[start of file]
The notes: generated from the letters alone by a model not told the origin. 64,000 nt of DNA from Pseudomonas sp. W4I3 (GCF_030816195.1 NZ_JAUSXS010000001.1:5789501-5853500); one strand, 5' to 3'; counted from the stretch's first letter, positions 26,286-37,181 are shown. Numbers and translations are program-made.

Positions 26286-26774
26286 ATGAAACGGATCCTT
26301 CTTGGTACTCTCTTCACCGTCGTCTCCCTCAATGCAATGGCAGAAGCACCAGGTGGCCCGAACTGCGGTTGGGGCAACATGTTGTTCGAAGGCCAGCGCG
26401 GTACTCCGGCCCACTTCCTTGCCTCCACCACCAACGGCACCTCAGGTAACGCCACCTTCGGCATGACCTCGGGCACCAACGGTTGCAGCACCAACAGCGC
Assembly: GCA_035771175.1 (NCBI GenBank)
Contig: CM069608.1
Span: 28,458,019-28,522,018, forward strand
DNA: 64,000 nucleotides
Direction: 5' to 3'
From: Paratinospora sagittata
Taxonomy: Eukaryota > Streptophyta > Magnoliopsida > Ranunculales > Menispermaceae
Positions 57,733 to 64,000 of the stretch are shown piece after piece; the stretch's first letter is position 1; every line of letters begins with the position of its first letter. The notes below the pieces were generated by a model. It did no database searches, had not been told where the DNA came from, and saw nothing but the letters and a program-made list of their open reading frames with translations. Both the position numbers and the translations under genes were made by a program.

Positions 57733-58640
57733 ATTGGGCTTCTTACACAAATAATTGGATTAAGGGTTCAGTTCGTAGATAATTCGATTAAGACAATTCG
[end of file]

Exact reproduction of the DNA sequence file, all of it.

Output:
The notes: generated from the letters alone by a model not told the origin. 64,000 nt of DNA from Pseudomonas sp. W4I3 (GCF_030816195.1 NZ_JAUSXS010000001.1:5789501-5853500); one strand, 5' to 3'; counted from the stretch's first letter, positions 26,286-37,181 are shown. Numbers and translations are program-made.

Positions 26286-26774
26286 ATGAAACGGATCCTT
26301 CTTGGTACTCTCTTCACCGTCGTCTCCCTCAATGCAATGGCAGAAGCACCAGGTGGCCCGAACTGCGGTTGGGGCAACATGTTGTTCGAAGGCCAGCGCG
26401 GTACTCCGGCCCACTTCCTTGCCTCCACCACCAACGGCACCTCAGGTAACGCCACCTTCGGCATGACCTCGGGCACCAACGGTTGCAGCACCAACAGCGC
Assembly: GCA_035771175.1 (NCBI GenBank)
Contig: CM069608.1
Span: 28,458,019-28,522,018, forward strand
DNA: 64,000 nucleotides
Direction: 5' to 3'
From: Paratinospora sagittata
Taxonomy: Eukaryota > Streptophyta > Magnoliopsida > Ranunculales > Menispermaceae
Positions 57,733 to 64,000 of the stretch are shown piece after piece; the stretch's first letter is position 1; every line of letters begins with the position of its first letter. The notes below the pieces were generated by a model. It did no database searches, had not been told where the DNA came from, and saw nothing but the letters and a program-made list of their open reading frames with translations. Both the position numbers and the translations under genes were made by a program.

Positions 57733-58640
57733 ATTGGGCTTCTTACACAAATAATTGGATTAAGGGTTCAGTTCGTAGATAATTCGATTAAGACAATTCG